Meditate on this list

    Stand up straight

    Spend 10 minutes with a heavy bag

    Say hello to everyone

    Get 7 hours of sleep

    Those were followed by a shorter set of Don’ts:

    Don’t avoid eye contact

    Don’t be late

    Don’t set expectations that you can’t meet

    Don’t eat sugar

    Don’t drink hard liquor or beer during the weekday

  • Say Keng Lee

    Say to say, this is actually a quick and condensed rehash from an earlier article, 'Eight Ways Of Looking At Intelligence', in The Brilliant Report, dated 10 June 2013, by Annie Murphy Paul. The author should not hoodwink readers by doing such things, just to secure exposure.

  • Rahmani Mohamed Elhadi

    Thank you very much Drake, it's so interesting

    reading books you are too smart, books contain information (linguistic and other information depand theme of the book)

  • Munson Walker

    Listening. Just by listening to others, because people love to talk about themselves or what "they Know so much about."

  • Anna

    All great suggestions, but you really need to add aerobic exercise to your list. Supplying the brain with plenty of oxygen has been proven to enhance cognition and protect against cognitive deterioration as we age. Want to stay smart? Get out there and MOVE!

  • Don Joseph Goewey

    Actually, going for a 30 minute walk in a green area gets more oxygen and glucose to the brain more than aerobics. It's because the large muscles used up most of the fuel in aerobics. Although aerobics does help the brain, but so much to fuel it as to clear out stress hormones. The amount of oxygen and glucose that reach the brain on a walk is far greater, which is why your mind feels so fresh afterwards.

  • Don Joseph Goewey

    First, Carol Dweck didn't find that mindset made you smarter; she found that the "growth mindset" made you more successful, and happier in the process of stretching your ability as you pursue your aims. The mindset that taps all the power in the smartest part of your brain is the mindset that transcends stress. That's because stress hormones are toxic to higher brain networks (it literally shrinks them). Second, the research of Mark Beeman at Northwestern found that intense focus comes at the expense of creative insight. Another study at the University of Pennsylvania found that even with smart drugs that keep the brain focused on a problem for eight hours straight, at the end of the day it isn’t likely to deliver any
    real insights for solving the problem. That's because intense focus shuts out
    the right brain, where creative insight is generated (there's no competitive
    edge without innovation). And third, the Harvard Nurses' Study found that the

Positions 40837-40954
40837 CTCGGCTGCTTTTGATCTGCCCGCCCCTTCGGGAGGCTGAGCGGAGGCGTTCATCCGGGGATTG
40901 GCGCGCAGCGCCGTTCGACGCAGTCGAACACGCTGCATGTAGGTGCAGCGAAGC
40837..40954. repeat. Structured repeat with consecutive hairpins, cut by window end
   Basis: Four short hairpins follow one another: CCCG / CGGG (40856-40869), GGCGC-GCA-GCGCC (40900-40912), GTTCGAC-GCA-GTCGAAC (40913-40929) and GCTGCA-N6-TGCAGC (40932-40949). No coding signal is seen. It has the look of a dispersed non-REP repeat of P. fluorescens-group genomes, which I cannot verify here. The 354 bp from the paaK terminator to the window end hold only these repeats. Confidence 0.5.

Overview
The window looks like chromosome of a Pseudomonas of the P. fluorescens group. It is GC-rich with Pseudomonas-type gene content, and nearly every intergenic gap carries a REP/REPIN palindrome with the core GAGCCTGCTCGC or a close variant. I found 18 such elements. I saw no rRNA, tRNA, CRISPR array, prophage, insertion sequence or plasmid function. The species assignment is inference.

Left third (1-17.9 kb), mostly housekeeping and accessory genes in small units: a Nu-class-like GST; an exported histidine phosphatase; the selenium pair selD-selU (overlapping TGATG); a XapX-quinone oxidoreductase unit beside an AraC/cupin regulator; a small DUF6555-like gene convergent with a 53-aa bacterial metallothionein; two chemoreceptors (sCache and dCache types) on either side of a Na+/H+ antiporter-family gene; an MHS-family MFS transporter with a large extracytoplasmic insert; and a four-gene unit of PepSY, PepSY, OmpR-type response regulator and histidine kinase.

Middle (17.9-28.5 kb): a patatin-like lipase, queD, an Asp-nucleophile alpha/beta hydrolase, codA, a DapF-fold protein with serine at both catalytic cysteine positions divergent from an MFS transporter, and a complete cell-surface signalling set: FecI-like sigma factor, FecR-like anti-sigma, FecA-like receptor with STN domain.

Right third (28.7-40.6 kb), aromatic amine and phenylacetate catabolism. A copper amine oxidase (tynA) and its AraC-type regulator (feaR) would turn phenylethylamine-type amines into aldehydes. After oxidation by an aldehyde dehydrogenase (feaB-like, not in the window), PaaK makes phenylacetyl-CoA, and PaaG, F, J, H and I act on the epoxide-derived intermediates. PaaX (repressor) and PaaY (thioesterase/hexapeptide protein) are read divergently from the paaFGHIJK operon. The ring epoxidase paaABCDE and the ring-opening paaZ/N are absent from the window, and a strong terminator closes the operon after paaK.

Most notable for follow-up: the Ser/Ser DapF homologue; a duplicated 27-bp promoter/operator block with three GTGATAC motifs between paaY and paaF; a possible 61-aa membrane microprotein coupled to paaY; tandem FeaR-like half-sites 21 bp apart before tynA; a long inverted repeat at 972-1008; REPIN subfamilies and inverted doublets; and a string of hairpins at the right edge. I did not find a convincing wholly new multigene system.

most important thing about good relationships is that they significantly
    increase the odds of living a longer and healthier life. Of course, the synergy
    of collaboration will raise the IQ in a room as long the people are in the
    room. Leigh Thompson, director of the Kellogg Team at Northwestern, shows that finding the next great idea is enhanced if a group uses the 6-3-5 brainstorming
    process.

  • cindy frei

    Over the years I've always had a strong yearning to learn to meditate. Then, a couple of years ago, I had a client (Tara Brach), who teaches meditation. It requires focus and deep concentration. The ability to be able to be stop, be present and just focus on one's breathing, listening to the birds, the wind, anything but your thoughts. I find it definitely calms me, focuses my thinking and sharpens my mind.

  • Nancy Kay

    Great article. Couldn't agree with this more. Like everything, attitude and outlook are critical.

  • Paul

    I think a lot of people's perceived problems (and that's exactly what they are) come from the fact they they have the fixed mindset - they think that their abilities are set in stone, and when a relevant problem comes up they simply say/think "well I'm no good at that" while failing to consider that the more they did that activity, the better understanding they would have over what it takes to be good at that activity, and overall the better they would get at it. Put simply, how can people get better at something if they don't even try? The second thing I think people are lacking is perserverance and resilience. Take this article for example - notice how it says "Get smarter today" in the title. That's to catch people's eye because a lot of them want everything they do to happen overnight, when frankly it doesn't work like that. There is no "magic article" online that makes people smarter overnight - however, if people can read this article and come away from it with a different perspective, a different attitude, and make active steps to incorporate that way of thinking into their daily lives, they will definitely become a smarter person. The key thing to remember is that intelligence is like anything in life - the more you do it and the more you push yourself and explore different avenues, perspectives and ways of learning, the better you will become.